Anthony then reflects on the time shortly after his daughter graduated from the historic Booker T. Washington High School and didn’t want to go into debt to go to college. “So, I found out about the Westside Works here, you know, by coming here.” He remembers taking her a flyer, which she kept putting to the side.
“I said, ‘you better go on and get that free training, it’s free!’” Anthony says his daughter, tired of working in fast food, eventually went through the Information Technology training offered by the program. “She went through it, and graduated, and now she’s working for AT&T, and you know, she’s doing real good.”
“So, that was one of the other benefits of coming here.”
Anthony shifts his focus to highlight his experience volunteering with Westside Volunteer Corps. “I started volunteering a lot too. I got with Westside. They did a volunteer build for Habitat for Humanity.” The project lasted a few weeks. “I was there from start to finish. The lady got the keys to the house, and Westside was out there and they took a picture of everybody, and it was just good to see the lady and her little girl get a home. It just made me feel good, and I said, ‘One day, I want that to be me.’”
Recalling when the woman whose house he had helped build recognized him at a later Transform Westside Summit, Anthony says, “She came and gave me a hug and said, ‘Thank you,’ you know, because we all worked together to help build that house. It was just a nice experience.”
Volunteering has become a passion of Anthony’s, and he takes every opportunity to give back while encouraging others to also volunteer whenever possible.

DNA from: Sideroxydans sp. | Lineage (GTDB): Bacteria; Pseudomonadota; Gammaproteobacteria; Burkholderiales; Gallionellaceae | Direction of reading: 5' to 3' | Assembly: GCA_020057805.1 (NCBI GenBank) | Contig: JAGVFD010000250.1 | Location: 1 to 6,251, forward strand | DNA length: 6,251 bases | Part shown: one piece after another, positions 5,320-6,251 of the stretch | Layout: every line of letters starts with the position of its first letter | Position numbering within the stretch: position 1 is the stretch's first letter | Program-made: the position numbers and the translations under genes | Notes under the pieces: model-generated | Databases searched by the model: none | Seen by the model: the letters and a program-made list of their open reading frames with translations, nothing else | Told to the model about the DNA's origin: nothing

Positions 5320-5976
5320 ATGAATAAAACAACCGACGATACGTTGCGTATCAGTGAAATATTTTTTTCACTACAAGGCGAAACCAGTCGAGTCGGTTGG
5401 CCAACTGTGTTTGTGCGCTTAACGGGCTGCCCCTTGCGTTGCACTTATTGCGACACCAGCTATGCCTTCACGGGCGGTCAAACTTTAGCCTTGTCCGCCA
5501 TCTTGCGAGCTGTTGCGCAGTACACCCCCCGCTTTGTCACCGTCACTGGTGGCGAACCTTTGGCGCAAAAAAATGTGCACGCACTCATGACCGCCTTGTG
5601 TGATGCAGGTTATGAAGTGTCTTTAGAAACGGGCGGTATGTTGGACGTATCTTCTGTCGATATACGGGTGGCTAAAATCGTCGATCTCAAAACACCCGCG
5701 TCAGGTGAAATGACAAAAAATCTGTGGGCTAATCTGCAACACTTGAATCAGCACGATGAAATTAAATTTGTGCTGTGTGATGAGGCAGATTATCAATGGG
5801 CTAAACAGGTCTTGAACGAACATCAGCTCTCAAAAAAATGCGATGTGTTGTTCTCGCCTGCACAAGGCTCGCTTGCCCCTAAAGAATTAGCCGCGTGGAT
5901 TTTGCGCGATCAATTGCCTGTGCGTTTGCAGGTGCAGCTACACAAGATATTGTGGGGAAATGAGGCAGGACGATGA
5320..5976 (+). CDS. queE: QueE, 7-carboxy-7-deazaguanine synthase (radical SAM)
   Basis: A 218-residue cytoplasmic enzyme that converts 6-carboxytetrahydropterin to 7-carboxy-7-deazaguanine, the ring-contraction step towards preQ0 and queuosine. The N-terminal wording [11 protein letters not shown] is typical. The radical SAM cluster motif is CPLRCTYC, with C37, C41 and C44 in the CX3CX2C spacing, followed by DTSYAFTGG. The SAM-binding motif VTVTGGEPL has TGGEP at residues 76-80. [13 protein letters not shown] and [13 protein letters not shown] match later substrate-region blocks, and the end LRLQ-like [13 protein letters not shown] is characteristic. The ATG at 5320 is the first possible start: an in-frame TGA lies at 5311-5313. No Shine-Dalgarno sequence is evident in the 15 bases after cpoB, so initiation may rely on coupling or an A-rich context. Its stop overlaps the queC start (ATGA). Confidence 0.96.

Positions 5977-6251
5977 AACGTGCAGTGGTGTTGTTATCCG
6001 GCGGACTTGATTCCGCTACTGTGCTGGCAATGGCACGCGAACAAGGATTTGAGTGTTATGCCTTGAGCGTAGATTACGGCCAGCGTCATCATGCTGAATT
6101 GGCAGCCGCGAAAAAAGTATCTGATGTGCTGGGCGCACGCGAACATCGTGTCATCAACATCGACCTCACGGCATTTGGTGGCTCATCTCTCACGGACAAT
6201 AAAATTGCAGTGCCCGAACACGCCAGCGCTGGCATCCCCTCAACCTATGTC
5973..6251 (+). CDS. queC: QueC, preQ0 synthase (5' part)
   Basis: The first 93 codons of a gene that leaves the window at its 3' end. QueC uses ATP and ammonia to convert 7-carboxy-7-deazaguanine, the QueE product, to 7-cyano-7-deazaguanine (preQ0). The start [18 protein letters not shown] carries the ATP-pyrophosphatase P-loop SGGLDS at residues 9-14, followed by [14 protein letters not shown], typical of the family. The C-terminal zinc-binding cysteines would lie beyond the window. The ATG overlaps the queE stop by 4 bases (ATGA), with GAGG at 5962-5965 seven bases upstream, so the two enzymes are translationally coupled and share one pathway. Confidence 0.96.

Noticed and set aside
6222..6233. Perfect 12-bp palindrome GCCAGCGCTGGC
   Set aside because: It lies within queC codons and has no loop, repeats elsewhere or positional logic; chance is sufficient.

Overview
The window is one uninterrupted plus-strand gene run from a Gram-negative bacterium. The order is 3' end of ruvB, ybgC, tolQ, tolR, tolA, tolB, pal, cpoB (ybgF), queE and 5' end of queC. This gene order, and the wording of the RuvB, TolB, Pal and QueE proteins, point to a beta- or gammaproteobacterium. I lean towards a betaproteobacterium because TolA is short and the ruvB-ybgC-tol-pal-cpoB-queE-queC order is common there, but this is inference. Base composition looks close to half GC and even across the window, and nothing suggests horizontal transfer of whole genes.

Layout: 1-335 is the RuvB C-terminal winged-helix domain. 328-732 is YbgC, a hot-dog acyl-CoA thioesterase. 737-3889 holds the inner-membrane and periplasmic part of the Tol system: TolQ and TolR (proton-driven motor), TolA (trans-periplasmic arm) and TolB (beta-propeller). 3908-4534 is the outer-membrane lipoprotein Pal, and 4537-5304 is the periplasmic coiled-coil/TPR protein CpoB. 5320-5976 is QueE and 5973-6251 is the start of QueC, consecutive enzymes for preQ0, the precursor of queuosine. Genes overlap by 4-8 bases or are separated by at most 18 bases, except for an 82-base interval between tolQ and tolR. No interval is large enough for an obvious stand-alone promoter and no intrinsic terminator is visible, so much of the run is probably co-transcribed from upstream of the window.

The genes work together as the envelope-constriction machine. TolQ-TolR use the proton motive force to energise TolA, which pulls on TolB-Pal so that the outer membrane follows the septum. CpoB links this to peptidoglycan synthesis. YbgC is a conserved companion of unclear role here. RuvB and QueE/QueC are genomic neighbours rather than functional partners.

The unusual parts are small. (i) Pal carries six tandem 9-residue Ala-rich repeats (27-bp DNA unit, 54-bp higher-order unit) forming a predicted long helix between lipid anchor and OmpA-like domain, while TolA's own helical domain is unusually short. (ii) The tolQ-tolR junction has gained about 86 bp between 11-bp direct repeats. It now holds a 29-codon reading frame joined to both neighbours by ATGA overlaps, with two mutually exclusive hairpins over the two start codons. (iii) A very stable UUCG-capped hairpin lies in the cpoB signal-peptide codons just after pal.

“I just feel good about volunteering,” he says. “That’s the biggest paycheck. That’s more than a paycheck—just to see the results of you helping somebody. I just want to encourage somebody. Just sign up to volunteer, volunteer for something. You can’t put a price tag on volunteering.”
Speaking on the impact he’s seen and been a part of through Westside Future Fund, Anthony expresses, “Westside… they’re really building lives. You say they’re building buildings, but they’re building lives too.” He then urges that more people should attend the Transform Westside Summits because, “you’ve got to come here to know what’s going on. I can tell you all day, but you’ll never know until you come in here.”
Preparing to achieve his lifelong dream of becoming a homeowner through the Home on the Westside program, Anthony ends devotion summarizing his experience at the summits and of Westside Future Fund with arguably the most telling few words of the morning: “In here, this is love.”